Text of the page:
- Dec 05, 2018 -
ALL YOU WISHED TO KNOW ABOUT CHIFFON FABRIC
In this section of fabric directory, you will find all the information needed to design and produce garments made of chiffon fabric.
Chiffon is a light, plain-woven fabric usually made of silk or nylon. Silk chiffon is a smooth textile with a stretch, soft drape, and shimmering look. Its name is derived from the French word for a “cloth” or “rag”.
Chiffon can be produced from a wide range of fibers or their blends such as :
• Natural fibers: cotton and silk
• Semi-synthetic fibers: rayon
• Synthetic fibers: nylon and polyester
Silk and polyester are often blended together to strengthen the fabric.
Why is chiffon sheer? It has a transparent appearance because of its net-like weave. Chiffon is a plain-woven fabric. Its yarns are spaced apart from each other and its structure resembles a mesh. Since we can see objects on the other side of a mesh, we can see through the chiffon as well.
The S- or Z-twist of the yarns is what gives the chiffon its “stretch” quality. Tightly twisted yarns give the fabric a slightly rougher texture compared to those made of yarns with a loose twist.
Chiffon drapes well across the body, even though it keeps its own structure to some degree. Silk chiffon drapes better than polyester or cotton chiffon. It falls into soft folds, which makes it flattering on most body types.
History of Chiffon
The history of silk originates in 3,000 to 4,000 B.C. in China.
Chiffon was a popular fabric choice in the 19th century so that the development of excessively ornate lingerie during the Edwardian time was called “the cult of chiffon” . At that time people produced chiffon from silk only. So it was expensive and served to symbolize high status and great wealth.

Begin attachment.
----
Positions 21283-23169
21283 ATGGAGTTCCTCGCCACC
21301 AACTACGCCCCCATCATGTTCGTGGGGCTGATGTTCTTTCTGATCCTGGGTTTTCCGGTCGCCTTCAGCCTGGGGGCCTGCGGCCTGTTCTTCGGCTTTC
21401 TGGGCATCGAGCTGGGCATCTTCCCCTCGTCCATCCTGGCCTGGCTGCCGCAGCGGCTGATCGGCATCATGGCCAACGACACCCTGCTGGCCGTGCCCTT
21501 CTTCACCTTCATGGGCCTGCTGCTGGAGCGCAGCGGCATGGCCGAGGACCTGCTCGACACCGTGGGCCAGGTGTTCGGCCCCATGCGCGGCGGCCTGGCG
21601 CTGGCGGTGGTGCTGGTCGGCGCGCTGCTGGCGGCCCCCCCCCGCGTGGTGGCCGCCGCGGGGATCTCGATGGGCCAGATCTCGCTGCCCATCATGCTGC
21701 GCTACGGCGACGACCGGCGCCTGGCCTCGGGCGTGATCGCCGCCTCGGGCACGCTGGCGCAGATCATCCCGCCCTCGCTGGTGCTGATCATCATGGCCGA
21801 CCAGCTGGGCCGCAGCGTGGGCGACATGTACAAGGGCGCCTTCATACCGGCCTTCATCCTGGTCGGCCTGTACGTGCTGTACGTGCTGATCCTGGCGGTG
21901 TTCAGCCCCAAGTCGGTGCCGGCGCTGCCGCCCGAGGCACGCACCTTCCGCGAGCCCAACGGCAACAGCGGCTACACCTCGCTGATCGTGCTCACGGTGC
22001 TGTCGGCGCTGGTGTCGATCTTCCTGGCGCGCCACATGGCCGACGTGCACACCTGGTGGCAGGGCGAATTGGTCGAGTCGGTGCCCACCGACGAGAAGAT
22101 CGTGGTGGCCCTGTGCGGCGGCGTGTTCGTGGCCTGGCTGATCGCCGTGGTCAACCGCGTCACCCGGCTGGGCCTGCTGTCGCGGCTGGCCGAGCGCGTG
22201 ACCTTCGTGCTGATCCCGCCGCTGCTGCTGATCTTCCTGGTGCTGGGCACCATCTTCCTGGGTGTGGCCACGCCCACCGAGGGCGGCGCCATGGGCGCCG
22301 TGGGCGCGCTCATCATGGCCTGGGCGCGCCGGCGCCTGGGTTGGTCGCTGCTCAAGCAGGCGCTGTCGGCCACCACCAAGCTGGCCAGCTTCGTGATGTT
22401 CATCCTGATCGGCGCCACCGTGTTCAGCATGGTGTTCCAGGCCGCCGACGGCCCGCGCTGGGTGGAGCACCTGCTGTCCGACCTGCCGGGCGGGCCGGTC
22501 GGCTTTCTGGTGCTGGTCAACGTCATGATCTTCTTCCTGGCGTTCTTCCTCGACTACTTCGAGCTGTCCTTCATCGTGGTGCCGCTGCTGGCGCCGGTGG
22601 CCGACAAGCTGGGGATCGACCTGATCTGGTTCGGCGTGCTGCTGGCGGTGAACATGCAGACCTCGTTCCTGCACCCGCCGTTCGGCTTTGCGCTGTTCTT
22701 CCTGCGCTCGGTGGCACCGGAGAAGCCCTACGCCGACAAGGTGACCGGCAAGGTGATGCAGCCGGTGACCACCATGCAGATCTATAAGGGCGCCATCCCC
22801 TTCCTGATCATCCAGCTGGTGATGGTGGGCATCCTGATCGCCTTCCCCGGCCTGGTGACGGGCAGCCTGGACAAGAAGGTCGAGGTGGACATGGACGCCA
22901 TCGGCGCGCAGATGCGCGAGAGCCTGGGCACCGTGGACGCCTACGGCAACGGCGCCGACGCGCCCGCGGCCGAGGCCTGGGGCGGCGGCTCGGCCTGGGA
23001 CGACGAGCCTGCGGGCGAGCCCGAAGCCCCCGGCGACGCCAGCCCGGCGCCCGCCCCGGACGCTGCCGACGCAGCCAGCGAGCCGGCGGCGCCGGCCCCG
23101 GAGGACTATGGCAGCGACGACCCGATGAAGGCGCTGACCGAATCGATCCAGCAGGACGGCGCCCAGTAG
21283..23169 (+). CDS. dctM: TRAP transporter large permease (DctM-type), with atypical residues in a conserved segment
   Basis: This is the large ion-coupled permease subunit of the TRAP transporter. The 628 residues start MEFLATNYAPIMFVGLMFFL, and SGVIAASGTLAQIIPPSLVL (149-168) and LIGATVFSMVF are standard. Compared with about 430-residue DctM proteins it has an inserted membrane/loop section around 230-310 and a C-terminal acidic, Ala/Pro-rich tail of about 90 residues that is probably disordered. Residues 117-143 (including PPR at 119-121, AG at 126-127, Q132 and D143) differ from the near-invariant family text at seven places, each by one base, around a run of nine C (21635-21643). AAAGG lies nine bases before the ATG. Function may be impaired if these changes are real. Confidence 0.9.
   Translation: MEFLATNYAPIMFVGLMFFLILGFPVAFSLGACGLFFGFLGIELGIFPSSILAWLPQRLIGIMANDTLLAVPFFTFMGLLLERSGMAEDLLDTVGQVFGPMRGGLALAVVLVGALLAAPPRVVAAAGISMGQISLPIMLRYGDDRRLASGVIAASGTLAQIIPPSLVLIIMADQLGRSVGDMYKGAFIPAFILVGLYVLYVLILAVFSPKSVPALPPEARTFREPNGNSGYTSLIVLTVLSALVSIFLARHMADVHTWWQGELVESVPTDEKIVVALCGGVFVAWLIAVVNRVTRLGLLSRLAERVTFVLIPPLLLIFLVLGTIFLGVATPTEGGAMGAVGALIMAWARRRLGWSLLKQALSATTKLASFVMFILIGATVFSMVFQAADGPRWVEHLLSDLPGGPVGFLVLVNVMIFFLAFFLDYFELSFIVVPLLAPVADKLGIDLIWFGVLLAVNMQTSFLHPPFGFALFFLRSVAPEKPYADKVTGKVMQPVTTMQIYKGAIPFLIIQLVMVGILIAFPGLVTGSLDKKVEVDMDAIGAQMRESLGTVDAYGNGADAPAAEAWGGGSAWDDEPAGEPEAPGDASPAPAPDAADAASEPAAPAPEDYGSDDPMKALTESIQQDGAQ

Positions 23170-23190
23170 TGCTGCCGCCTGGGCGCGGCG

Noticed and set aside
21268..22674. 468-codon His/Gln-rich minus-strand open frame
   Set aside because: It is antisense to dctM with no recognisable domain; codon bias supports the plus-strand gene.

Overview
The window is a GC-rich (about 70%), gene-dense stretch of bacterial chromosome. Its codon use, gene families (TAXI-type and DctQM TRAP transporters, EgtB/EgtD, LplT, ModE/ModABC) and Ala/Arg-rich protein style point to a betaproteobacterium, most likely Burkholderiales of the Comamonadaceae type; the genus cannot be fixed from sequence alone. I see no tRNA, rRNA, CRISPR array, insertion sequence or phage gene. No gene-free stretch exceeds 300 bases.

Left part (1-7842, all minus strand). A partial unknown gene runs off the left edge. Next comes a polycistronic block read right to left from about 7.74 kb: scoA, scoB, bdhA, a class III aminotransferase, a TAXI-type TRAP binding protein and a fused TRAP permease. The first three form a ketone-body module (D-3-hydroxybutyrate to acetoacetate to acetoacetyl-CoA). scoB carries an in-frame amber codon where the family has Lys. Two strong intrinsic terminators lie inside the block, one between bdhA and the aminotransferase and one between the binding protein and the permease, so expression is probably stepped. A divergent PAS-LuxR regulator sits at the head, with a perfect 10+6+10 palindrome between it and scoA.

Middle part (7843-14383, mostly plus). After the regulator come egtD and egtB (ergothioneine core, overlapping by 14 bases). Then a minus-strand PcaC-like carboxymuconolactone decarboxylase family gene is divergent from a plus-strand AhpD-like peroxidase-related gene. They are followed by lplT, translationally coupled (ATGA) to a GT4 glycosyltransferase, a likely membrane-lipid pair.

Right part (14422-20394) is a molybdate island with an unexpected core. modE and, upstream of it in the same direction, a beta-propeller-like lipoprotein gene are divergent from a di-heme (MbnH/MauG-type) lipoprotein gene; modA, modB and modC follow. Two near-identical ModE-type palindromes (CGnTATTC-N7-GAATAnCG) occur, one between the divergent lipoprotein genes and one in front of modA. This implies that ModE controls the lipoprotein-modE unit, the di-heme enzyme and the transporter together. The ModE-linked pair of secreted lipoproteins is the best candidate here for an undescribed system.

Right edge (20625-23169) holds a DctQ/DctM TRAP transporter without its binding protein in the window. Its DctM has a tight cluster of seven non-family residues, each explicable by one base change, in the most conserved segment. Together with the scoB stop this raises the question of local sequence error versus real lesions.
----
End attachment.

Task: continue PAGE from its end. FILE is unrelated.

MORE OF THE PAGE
After the invention of nylon, people started producing cheap chiffon in big quantities. The advent of polyester in 1958 made chiffon a popular fabric choice due to its cost and durability.
One of the true masters of chiffon was James Galanos. His dresses, in particular, made his reputation in the early 1950s, with their yards of meticulously hand-rolled edges. Many designers worked with chiffon, but Galanos was a true master of the genre. Hubert de Givenchy, the admired French couturier, ones looked at an inside of a James Galanos garment and exclaimed “… we don’t make them this well in Paris!”
• Chiffon fabric is lightweight and a bit rough to touch.
• It is a sheer fabric. So it is often used on top of another solid fabric.
• Chiffon tends to fray.
• The fabric sags with age, weight and wear.
• Chiffon can be easily damaged by hot iron and steam.
• The fabric prints beautifully right thru both sides, which makes it a great fabric for scarves.
• Silk and cotton chiffon is easy to dye.
• Cotton chiffon is more matte and less floaty in nature.
• Much cheaper than silk chiffon
• More versatile
• Has resistance toward stains
• Available in different weights
• Available in different patterns
• Stores well
• Sturdier than silk
• Can be hard to dye
• Can tear more easily
• Not as breathable
• Luxury feel
• Richer in shimmer and slicker in texture
• Comfortable on the skin
• Soft drape
• Easy to dye
• Some stretch
• Natural fabric
• Not as versatile
• Can be hard to manage